Marvin Two TwoMarvin Two Two found his way out of alcoholism
through the Indian Revival Center church in
Los Angeles.

Substance Abuse

"Many immigrants [during the Indian Relocation Program] fell hard against the city. Too many drank themselves to death in the skid row bars known as Indian Alley," says Mark Anthony Rolo in A Seat at the Drum.

Alcohol and drugs are hard facts of life for too many urban and reservation Indians. Native Americans are five times more likely to die of alcohol-related causes than whites, according to the U.S. Surgeon General.

Chronic liver disease and cirrhosis — diseases associated with alcoholism — are the sixth leading cause of death among Native Americans. They are not even among the top 10 in whites.

Illegal drugs — marijuana, opiates, cocaine and stimulants — are increasing among Indians, but the drug of choice is still alcohol. One study found that among Indians entering substance abuse treatment programs in the U.S. in 2002, 63 percent were struggling with alcohol compared with only 42 percent for all other admissions.

A religious-based treatment program helped Marvin Two Two recover from alcoholism.

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The drunken Indian is one of those Hollywood stereotypes. Another is the myth of "firewater" — the false assumption that Indians are physically unable to handle alcohol. Several recent medical studies have shown that Native Americans metabolize alcohol as rapidly as non-Indians.

Indian alcoholism is not inevitable.

But generations of poverty, unemployment and historical trauma can make alcohol a powerful escape or coping mechanism.

As both programs in Indian Country Diaries point out, there are Native Americans who are confronting alcoholism head on. In the 1970s, tribes began to talk about alcohol. Many started 12-step programs based on Alcoholics Anonymous with its emphasis on giving control of alcohol over to an individual's higher power.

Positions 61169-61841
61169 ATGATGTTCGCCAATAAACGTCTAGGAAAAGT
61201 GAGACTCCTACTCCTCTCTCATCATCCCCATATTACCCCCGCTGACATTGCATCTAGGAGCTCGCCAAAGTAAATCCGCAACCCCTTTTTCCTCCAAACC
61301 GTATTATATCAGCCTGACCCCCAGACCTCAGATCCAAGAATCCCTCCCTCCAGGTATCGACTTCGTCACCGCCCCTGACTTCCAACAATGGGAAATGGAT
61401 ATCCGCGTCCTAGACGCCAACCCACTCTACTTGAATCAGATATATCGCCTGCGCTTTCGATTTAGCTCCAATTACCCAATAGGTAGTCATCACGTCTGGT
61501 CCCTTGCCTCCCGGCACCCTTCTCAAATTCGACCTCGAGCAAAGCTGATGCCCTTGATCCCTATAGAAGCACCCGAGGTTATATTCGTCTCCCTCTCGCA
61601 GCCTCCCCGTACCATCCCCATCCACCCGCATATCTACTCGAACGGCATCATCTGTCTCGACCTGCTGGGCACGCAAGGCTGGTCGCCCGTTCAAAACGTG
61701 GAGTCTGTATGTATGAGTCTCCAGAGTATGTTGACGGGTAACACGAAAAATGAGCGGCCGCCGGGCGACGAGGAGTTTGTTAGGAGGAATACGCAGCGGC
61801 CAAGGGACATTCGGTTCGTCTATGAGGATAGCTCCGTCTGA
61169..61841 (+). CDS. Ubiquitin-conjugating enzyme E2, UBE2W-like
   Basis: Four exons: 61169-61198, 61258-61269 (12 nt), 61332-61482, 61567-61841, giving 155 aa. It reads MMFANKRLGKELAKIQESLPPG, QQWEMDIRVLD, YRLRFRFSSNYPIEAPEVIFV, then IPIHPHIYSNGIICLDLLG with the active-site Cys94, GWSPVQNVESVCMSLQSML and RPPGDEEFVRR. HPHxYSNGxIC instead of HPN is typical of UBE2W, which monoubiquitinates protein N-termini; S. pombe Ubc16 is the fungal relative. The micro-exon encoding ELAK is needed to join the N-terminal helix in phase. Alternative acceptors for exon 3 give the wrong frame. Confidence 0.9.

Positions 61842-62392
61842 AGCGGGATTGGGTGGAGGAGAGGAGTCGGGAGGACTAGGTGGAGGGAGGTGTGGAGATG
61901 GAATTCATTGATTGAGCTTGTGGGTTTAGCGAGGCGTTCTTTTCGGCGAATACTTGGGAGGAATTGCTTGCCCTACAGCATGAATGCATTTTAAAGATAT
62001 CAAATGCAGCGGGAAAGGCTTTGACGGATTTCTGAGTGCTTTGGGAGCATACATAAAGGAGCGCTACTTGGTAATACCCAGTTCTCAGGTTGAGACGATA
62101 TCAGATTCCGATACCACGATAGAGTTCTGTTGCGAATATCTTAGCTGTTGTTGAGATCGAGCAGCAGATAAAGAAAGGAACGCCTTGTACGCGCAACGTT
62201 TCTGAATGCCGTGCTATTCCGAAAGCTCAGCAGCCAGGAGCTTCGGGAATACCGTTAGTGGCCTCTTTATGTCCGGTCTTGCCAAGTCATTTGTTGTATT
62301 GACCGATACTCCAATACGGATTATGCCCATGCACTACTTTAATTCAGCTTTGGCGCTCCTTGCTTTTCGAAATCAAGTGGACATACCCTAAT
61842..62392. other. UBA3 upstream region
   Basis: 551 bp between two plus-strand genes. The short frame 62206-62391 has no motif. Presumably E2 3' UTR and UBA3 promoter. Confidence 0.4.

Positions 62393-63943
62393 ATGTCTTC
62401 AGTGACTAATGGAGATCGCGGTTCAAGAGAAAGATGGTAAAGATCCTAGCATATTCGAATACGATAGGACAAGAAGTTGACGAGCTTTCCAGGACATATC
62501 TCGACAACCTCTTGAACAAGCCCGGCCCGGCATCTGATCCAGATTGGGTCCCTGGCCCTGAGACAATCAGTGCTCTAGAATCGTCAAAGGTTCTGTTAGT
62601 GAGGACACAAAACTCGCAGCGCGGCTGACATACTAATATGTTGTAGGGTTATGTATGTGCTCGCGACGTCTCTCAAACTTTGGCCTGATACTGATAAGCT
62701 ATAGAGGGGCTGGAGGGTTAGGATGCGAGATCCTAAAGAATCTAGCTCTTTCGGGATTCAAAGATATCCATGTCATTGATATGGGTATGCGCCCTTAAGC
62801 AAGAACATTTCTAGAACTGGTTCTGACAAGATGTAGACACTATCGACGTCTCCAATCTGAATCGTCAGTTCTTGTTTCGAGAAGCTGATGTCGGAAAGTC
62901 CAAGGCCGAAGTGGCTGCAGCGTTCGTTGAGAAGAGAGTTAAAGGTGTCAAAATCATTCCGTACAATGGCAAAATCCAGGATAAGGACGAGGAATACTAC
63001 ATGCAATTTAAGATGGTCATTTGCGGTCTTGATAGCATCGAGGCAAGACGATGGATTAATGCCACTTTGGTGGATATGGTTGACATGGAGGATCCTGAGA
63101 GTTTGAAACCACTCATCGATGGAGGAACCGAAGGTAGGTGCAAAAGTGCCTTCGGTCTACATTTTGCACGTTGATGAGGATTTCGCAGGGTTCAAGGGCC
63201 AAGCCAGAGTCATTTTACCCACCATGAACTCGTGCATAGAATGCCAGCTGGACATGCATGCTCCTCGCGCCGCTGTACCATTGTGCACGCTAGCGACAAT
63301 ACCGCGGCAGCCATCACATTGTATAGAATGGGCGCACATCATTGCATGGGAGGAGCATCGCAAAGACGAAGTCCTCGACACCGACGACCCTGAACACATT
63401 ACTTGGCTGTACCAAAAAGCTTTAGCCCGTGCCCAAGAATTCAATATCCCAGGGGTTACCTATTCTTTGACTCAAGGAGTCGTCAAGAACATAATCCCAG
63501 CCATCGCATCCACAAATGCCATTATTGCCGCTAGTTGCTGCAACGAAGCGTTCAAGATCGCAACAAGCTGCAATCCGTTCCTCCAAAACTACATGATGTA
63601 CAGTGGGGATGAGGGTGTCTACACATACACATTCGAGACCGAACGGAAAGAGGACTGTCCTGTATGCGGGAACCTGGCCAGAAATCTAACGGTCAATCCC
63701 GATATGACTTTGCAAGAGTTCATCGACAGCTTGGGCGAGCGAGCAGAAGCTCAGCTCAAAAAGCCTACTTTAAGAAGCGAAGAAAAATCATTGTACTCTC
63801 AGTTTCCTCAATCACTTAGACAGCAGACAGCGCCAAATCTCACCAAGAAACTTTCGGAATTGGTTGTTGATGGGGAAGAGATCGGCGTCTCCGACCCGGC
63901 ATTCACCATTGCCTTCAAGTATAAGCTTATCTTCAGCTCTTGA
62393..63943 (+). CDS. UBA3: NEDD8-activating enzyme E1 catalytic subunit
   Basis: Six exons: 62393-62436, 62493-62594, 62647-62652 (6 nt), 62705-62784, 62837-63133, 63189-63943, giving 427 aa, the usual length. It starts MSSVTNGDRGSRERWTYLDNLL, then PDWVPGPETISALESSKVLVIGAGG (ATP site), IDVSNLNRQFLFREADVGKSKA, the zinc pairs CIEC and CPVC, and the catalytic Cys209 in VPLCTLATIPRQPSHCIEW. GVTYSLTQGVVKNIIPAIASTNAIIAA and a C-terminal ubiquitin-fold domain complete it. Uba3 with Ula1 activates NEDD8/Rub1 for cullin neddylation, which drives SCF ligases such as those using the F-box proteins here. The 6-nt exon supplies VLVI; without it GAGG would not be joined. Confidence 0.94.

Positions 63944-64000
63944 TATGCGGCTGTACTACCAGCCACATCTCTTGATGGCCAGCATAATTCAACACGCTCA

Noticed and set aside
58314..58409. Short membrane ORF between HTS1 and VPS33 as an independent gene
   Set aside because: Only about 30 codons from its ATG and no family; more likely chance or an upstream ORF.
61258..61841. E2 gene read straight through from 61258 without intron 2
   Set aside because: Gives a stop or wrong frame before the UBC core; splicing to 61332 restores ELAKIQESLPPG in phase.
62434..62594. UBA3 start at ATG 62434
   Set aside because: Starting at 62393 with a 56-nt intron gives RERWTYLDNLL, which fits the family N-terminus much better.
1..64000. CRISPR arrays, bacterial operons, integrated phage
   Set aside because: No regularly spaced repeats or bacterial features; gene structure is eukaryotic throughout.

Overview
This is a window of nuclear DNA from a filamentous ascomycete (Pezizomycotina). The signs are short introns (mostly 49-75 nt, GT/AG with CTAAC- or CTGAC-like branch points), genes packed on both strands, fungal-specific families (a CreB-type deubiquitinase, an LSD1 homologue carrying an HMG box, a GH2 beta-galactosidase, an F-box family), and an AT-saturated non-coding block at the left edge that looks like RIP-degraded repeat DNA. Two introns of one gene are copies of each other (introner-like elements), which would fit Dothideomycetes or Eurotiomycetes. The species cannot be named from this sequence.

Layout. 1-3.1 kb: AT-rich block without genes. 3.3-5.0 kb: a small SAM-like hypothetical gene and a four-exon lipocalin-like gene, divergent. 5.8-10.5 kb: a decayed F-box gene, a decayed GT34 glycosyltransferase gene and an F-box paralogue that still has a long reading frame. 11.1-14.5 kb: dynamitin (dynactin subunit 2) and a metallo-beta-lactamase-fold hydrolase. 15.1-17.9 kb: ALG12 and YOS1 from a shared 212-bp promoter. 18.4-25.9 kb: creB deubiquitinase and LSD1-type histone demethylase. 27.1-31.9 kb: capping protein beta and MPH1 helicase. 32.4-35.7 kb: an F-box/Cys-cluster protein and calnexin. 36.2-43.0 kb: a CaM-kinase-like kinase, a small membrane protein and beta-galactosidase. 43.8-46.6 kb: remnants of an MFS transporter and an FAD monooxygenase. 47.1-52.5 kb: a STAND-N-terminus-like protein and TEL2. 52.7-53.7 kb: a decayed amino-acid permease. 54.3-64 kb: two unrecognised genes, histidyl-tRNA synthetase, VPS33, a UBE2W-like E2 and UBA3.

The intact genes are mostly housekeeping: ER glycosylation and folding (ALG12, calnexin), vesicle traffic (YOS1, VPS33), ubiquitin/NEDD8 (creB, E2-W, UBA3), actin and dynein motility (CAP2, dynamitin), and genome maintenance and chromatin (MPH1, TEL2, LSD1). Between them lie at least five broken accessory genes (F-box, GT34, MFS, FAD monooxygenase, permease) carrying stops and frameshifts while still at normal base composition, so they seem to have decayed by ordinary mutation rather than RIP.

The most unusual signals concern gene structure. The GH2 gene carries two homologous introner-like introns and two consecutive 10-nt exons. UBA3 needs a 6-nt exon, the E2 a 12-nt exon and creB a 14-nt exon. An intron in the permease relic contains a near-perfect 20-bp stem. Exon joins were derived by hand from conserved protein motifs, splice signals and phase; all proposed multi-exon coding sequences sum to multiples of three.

That religious approach worked for Marvin Two Two when he joined his wife at the Indian Revival Center in Los Angeles.

"I heard a real pleasant voice say, 'Go to church,' and I'm thinking, 'Man I need a beer. I'm having DTs,' " Marvin now laughs. "But I came on in. I come around there and my wife was sitting there and there's an empty seat there. I look up and I know everybody at church. Ken introduced me. He says, 'See all those people? For 20 years we've been praying for you and the Lord has answered our prayers.' " Marvin hasn't had a drink since that day.

But some tribes have found that Christianity may not work for them. The Oglala Sioux tribe's Anpetu Luta Otipi treatment program abandoned their 12-step program in favor of the Lakota inipi, or sweat lodge to aid recovery.

Whatever the specific treatment approach, everyone — even the federal government — understands that the answers to substance abuse must come from within Indian Country. In Spiral of Fire, diabetes program coordinator Patty Grant says, "Indian people are beginning to recognize there's got to be a way that we can begin to change our thinking, spiritually, mentally, emotionally and physically, so that we can begin to make those lifestyle changes. for the healing process to take place."

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